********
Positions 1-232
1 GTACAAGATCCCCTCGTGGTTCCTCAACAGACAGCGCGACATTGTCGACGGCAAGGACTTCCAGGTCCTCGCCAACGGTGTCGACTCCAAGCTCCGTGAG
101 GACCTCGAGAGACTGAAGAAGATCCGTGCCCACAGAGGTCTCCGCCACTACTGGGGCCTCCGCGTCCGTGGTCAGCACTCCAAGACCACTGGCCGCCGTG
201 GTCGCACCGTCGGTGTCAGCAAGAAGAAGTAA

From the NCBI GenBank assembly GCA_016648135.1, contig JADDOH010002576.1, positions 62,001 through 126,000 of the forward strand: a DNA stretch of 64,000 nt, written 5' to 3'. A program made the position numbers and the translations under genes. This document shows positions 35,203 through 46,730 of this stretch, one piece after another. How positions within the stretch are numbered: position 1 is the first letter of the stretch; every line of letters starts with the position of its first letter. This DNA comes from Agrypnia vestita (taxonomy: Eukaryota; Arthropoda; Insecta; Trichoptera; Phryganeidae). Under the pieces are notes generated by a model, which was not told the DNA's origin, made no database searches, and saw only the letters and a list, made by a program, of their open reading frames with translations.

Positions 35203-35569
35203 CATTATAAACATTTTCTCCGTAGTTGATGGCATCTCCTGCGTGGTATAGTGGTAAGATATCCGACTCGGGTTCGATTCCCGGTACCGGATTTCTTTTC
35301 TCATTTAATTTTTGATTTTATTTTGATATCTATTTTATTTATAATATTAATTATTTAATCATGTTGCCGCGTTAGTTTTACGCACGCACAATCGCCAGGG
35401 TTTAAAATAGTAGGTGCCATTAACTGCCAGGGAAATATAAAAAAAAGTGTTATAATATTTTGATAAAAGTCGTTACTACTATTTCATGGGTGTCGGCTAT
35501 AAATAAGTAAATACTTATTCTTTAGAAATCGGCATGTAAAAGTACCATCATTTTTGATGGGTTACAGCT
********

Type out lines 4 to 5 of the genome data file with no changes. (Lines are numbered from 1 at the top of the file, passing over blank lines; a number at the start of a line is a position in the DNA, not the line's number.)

201 GTCGCACCGTCGGTGTCAGCAAGAAGAAGTAA

From the NCBI GenBank assembly GCA_016648135.1, contig JADDOH010002576.1, positions 62,001 through 126,000 of the forward strand: a DNA stretch of 64,000 nt, written 5' to 3'. A program made the position numbers and the translations under genes. This document shows positions 35,203 through 46,730 of this stretch, one piece after another. How positions within the stretch are numbered: position 1 is the first letter of the stretch; every line of letters starts with the position of its first letter. This DNA comes from Agrypnia vestita (taxonomy: Eukaryota; Arthropoda; Insecta; Trichoptera; Phryganeidae). Under the pieces are notes generated by a model, which was not told the DNA's origin, made no database searches, and saw only the letters and a list, made by a program, of their open reading frames with translations.